The Forest Service also argues that new information provided in the Supplement shows that the Project is, in fact, within the wildland-urban interface as defined by HFRA. In particular, the Supplement contains a map showing the Project positioned near the Lamb Creek and Nordman communities. The Supplement also highlights that historical trends show communities in Bonner County are at the “greatest risk from wildfire.” Thus, the Forest Service argues that the record shows the Project falls within “an area within or adjacent to an at-risk community” and therefore, falls within HFRA's definition of the wildland-urban interface. 16 U.S.C. § 6511(16)(A).

The district court disagreed. It concluded that serious questions existed about whether Nordman and Lamb Creek qualified as an “at-risk community,” which is defined as “a group of homes and other structures with basic infrastructure and services (such as utilities and collectively maintained transportation routes) within or adjacent to Federal land.” Hanna Flats II, 550 F. Supp. 3d at 903 (quoting 16 U.S.C. § 6511(1)(A)(ii)).

Drawing from § 6511(1)(A), the district court stated that “under the plain language of HFRA ․ the at-risk community must be ‘within or adjacent to,’ i.e., border or ‘abut,’ the Federal land at issue, i.e., the Project area.” Id. at 904 (emphasis added). There is no dispute that “neither Nordman nor Lamb Creek border the Project area.” Id. at 903–04 (“[T]he communities identified in the Supplemental Memo—Nordman and Lamb Creek—are three miles away and one mile away, respectively, from the Project area.”). Thus, the district court concluded that those communities did not qualify as “at-risk communities” under § 6511(1)(A) and therefore did not support the “determination that the Project area is entirely located within the wildland-urban interface.” Id. at 904.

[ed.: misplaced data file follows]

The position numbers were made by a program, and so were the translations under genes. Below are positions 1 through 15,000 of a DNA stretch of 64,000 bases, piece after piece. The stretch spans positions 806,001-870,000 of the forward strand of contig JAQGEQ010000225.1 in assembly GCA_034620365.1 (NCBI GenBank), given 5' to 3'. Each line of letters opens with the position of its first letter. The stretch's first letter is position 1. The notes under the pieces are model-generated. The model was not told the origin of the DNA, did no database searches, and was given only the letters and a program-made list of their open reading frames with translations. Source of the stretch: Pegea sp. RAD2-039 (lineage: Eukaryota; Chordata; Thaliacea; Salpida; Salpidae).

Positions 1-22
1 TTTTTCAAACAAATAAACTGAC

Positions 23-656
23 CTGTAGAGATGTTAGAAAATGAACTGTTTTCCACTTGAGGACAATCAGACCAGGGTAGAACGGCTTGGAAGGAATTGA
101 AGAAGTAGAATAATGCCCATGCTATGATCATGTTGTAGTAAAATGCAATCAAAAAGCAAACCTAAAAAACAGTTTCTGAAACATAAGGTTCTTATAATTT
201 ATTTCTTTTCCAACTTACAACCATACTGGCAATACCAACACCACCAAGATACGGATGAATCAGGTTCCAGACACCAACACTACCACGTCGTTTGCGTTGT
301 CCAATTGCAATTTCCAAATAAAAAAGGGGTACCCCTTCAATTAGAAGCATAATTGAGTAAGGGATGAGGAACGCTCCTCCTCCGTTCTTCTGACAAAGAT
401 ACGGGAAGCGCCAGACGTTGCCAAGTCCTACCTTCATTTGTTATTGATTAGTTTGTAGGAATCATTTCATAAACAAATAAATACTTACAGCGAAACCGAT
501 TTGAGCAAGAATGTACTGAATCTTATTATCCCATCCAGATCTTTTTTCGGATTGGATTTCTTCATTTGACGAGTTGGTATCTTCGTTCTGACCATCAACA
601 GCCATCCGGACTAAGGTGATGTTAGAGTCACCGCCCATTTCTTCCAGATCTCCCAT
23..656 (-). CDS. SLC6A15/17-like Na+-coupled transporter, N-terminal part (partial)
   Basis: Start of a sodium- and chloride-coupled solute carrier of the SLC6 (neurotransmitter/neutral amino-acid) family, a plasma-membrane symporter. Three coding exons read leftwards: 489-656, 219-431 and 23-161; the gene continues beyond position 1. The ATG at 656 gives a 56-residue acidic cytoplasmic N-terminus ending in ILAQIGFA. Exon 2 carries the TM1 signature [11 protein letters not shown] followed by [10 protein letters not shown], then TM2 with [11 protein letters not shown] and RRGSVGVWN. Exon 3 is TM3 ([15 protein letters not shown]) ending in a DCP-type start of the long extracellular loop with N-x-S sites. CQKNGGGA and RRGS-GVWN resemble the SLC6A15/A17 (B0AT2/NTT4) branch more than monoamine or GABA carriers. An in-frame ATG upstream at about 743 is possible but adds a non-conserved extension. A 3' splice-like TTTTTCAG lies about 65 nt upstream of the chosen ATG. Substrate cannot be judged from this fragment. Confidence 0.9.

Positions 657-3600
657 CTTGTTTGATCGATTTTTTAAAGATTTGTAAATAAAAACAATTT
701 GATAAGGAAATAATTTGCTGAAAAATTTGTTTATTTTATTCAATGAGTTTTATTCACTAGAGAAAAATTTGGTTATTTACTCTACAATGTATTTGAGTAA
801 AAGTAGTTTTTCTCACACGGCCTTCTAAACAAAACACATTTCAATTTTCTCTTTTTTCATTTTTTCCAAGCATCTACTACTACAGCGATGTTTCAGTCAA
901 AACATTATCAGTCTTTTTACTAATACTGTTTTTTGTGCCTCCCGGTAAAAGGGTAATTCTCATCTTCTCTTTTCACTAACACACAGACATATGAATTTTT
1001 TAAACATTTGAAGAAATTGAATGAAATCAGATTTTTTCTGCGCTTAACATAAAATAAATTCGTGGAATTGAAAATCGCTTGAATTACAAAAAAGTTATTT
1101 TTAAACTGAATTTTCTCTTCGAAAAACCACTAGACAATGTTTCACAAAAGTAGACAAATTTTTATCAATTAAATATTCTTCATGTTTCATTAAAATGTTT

On appeal, the Forest Service contends that the district court's reading of HFRA—which requires a community to border or abut the project area to qualify as an “at-risk community”—is incorrect. In particular, the Forest Service challenges the district court's substitution of the words “the Project area” for the statutory text “Federal land.”


The district court erred in its interpretation. In fairness, HFRA is not a model of clarity and contains several interrelated provisions. But a careful reading of the unambiguous text shows that a project is subject to the categorical exclusion when it is “in the wildland-urban interface.” 16 U.S.C. § 6591b(c)(2)(A) (“A project under this section shall be limited to areas ․ in the wildland-urban interface ․”). An “area” qualifies as “wildland-urban interface” if it is “within or adjacent to an at-risk community.” Id. § 6511(16)(A). And a community is “at risk” if it is “within or adjacent to Federal land.” Id. § 6511(1)(A)(ii).

In summary, the project must fall within an area (the wildland-urban interface) that is within or adjacent to an at-risk community. An at-risk community must be within or adjacent to federal land. But the district court's interpretation collapses these distinct provisions into a rule that the project itself must border the at-risk community. For the district court, “Federal land” must be the federal land at issue in the case (which would be the Project land here). Under the district court's interpretation, even if a project falls within a properly defined wildland-urban interface, the project is not valid unless it also directly borders or abuts an at-risk community. Yet nothing in the statutory language supports this limitation.